I was born on 11 March 1615 in Ajmer. I was the eldest son of Mughal Emperor Shah Jahan and Mumtaz Begum. My father named me Dara Shukoh; Dara means wealth or star, it is interesting that second part of my name is spelled in two ways where “Shikoh,” stands for terror and “Shukoh,” means glory, splendour and grandeur in Persian.

I was Sufi natured and peace loving. I was a disciple of religious gurus like Baba Lal, companion of Saint Kabir, Mullah Shah Badakhshi; I was a friend of the naked mystic Sarmad Kashani of Jewish Armenian antecedents. I was also a friend of 7th Sikh guru Har Rai.

As part of Mughal norms, I studied Quran, Persian, history poetry and calligraphy. Compared to my father and brother Aurangzeb I have huge respect towards Hinduism. I have spent time with Hindu Pandits and Sadhus to know more about Hinduism. I spent time translating Upanishads in Persian language which was an attempt to reduce differences between Islam and Hinduism in Hindustan. I devoted much of the efforts towards finding a common mystical language between Islam and Hinduism. My spiritual incessant quest for monotheistic strands in Hindu philosophy led me to study the Upanishads, and with the help of some scholars of I managed to translate 50 Upanishads from Sanskrit to Persian.  

My parents Shahjahan and Mumtaz Mahal had 4 sons: Dara Shukoh, Shuja, Muhiuddin who later became Aurangzeb, and Murad. In terms of religious outlook, I was the otherworldly Sufi, with my apparent indulgence of all faiths other than my own, Shuja had distinct leanings towards the Shia faith, Muhiyuddin the orthodox Sunni, and Murad with no religious affiliations whatsoever, content as long as the pleasures of the senses continued unabated. 

One part of the palace comes alive with me reciting poetry and holy books of all religions. And the other parts, mainly the training ground, use to tremble with Aurangzeb’s Swords and Spears. I was an art lover, and my brother a seasoned warrior. Our extremely opposite ideologies kept us apart from each other, even when we both were brought up in the same atmosphere.

When my father suddenly got unwell, he formally announcesme as his heir, granting me the title of Shahzada e Buland Iqbal. This infuriated my brothers, especially Muhiyuddin.But my brothers refrained from publicly expressing their displeasure. All of them wished to see themselves on the throne, but there was just one Peacock throne. My father’s affection towards me and coldness towards my brotherMuhiyuddin grew with every passing day. My weakest link was that I seldom stepped out of the safe confines of the palace walls. My father kept me close to himself. Whereas Muhiyuddin was frequently sent by father to the battlefields. And he returned stronger every time.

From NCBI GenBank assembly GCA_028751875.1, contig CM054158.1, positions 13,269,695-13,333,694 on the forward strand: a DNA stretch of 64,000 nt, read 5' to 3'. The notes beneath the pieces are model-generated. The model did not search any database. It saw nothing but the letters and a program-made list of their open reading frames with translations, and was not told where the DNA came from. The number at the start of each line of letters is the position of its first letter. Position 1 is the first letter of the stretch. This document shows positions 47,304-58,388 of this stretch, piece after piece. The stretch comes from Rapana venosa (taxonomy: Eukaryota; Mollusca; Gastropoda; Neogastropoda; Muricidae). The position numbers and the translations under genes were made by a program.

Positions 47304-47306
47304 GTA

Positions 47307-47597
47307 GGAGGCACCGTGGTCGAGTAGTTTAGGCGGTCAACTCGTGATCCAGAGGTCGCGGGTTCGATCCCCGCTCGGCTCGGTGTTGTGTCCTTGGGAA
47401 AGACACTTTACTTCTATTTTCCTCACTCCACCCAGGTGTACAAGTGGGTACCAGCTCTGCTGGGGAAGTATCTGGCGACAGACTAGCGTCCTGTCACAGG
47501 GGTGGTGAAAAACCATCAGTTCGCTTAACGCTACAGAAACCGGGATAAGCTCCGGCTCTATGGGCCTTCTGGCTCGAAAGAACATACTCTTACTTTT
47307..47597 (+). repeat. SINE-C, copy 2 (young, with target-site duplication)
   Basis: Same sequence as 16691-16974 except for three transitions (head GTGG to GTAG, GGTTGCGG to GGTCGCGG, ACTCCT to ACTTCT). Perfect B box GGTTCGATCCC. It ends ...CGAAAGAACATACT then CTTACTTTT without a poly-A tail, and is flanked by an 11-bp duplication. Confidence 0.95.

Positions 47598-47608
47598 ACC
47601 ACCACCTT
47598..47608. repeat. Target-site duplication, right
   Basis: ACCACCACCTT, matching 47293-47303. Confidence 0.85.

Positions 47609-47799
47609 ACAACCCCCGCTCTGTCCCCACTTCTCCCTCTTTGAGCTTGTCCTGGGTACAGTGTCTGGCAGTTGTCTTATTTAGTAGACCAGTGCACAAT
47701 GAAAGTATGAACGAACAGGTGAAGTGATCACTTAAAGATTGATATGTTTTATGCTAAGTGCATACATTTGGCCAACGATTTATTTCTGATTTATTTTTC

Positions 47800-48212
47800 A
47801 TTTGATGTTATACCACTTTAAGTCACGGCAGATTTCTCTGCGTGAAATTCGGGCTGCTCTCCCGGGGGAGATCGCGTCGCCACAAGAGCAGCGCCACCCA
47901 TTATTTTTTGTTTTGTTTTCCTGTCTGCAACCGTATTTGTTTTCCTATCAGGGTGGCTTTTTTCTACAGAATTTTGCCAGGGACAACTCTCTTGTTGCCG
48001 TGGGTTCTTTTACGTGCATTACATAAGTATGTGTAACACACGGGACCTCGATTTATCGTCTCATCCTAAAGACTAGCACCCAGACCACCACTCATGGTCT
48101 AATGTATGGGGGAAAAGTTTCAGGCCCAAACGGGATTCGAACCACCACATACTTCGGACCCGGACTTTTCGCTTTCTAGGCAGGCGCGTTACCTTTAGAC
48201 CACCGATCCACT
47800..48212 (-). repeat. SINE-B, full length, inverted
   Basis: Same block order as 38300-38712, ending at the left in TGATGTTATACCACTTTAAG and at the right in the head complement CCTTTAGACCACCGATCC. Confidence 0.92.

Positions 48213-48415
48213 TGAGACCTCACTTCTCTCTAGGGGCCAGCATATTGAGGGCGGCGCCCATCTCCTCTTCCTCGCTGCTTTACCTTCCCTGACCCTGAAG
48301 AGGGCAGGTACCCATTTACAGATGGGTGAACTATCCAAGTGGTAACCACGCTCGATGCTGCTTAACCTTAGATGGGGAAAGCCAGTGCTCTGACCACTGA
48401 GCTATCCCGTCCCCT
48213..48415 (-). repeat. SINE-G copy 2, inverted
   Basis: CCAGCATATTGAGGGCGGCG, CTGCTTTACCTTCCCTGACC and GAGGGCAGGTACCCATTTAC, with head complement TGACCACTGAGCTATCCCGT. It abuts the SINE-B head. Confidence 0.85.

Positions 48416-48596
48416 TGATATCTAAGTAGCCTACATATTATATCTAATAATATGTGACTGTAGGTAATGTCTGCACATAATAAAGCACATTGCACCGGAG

In June 1658, Aurangzeb besieged father Shah Jahan in the Agra Fort forcing him to surrender unconditionally by cutting off the water supply. Jahanara the eldest sister came to Aurangzeb proposing a partition of the Empire, Punjab and adjoining territories for me; Shuja would get Bengal; Murad would get Gujarat; Muhiyuddin’s son Sultan Muhammad would get the Deccan and the rest of the empire would go to Aurangzeb. But Aurangzeb refused Jahanara’s proposition on the grounds that I was an infidel. 

Muhiyuddin changes his name to Aurangzeb after the coronation. And also adopts the title of Alamgir. Jahanara joined her father in imprisonment at the Agra Fort, where she devoted herself to his care until his death.

The armies of both of us faced one another in the battle of Samugarh, near Agra. I managed to snatch defeat from the jaws of victory when I stepped down from my howdah to come to the aid of my beleaguered soldiers. When they saw the empty howdah, the soldiers assumed that I have beenkilled and surrendered. I escaped to Thatta in Sindh and then to Gujarat. I sought refuge with a local chieftain Malik Jiwan on the escape route to Afghanistan, but he betrayed me to Aurangzeb.

I was brought to Delhi, placed on a filthy elephant and paraded through the streets of the capital in chains, my fate was decided by the political threat I posed as a popular prince with the common people. Aurangzeb was not expecting such enormous public sympathy for me from the citizens of Delhi. Convocation of nobles and clergy, called by Aurangzeb in response to the perceived danger of insurrection in Delhi, declared me a threat to the public peace and an apostate from Islam. I was assassinated by four of Aurangzeb’s henchmen in front of my son on the night of 30 August 1659.

Aurangzeb could’ve pardoned me, but he wanted to set an example to every rebel, of what could happen to those who challenge him. Aurangzeb ordered his men to have my head brought up to him and he inspected it thoroughly to ensure that it was mine indeed. He then further mutilated the head with his sword three times. After which, he ordered the head to be put in a box and presented to his ailing father, Shah Jahan.

The face of water can never be veiled by ice…

though a bubble might be seen, unveiled by ice.

Truth is reality’s ocean, both worlds inside it: